TALLAHASSEE (CBSMiami) — The Florida Supreme Court heard oral arguments Wednesday over redistricting maps the Republican-controlled Florida Legislature has drawn for itself, less than two weeks before the March 9 deadline for the justices to rule.
In the first segment of arguments, a Florida Democratic Party lawyer said the Legislature redistricted itself “in the dark.”
Former House Speaker Jon Mills told the state Supreme Court on Wednesday that’s because the justices have not yet interpreted a new state constitutional amendment on redistricting.
Mills urged them to do so and then send the maps back to lawmakers to try again.
Lawyers for the House and Senate argued that’s not necessary because the maps fully comply with the anti-gerrymandering amendment.
The amendment and one like it for congressional redistricting prohibit lawmakers from intentionally favoring incumbents or political parties.
The Fair Districts amendments also protect minority voting rights and require lines to follow existing geographic and political boundaries if feasible. House and Senate lawyers say the maps meet those requirements.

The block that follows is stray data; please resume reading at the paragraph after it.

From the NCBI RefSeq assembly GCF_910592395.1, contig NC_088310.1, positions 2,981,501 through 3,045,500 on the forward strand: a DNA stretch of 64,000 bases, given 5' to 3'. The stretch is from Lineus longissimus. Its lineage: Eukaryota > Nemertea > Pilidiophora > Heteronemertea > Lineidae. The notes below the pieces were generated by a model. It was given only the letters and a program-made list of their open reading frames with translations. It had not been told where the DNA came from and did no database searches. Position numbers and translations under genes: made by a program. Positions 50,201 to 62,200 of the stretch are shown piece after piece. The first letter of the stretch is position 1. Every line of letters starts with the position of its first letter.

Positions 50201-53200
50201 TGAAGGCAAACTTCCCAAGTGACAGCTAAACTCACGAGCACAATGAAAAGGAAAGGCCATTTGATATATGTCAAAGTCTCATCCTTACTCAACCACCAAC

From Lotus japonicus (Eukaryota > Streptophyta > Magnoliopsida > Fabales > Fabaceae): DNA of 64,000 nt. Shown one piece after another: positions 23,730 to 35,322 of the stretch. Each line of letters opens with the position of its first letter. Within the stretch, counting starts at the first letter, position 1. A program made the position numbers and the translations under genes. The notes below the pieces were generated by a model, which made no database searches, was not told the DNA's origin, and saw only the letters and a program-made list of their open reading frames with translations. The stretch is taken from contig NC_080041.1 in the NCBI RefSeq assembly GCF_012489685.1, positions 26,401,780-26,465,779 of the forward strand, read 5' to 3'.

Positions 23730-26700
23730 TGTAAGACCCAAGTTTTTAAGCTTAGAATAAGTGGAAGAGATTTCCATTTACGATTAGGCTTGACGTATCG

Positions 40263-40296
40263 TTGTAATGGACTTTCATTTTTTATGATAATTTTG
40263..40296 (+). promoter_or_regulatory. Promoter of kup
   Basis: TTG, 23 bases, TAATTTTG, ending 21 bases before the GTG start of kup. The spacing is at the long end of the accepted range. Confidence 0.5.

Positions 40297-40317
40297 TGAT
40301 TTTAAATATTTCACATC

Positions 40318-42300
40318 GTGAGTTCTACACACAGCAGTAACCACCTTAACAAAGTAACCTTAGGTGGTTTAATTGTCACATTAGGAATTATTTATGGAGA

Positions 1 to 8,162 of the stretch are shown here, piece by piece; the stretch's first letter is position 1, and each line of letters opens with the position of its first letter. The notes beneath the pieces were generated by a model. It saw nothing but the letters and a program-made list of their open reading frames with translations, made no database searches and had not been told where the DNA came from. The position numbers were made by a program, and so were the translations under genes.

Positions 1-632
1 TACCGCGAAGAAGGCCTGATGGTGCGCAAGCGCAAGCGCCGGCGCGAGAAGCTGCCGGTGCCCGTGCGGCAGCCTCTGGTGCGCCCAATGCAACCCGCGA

Lawyers for the Florida Democratic Party, three nonpartisan groups that helped sponsor the amendments and the city of Lakeland contend the maps violate some or all of the standards.
Democrats said the redistricting maps protect Republican majorities in the state, even though the state has more registered Democrats than Republicans.
The lawsuits listed seven districts as violating the new constitutional rules.
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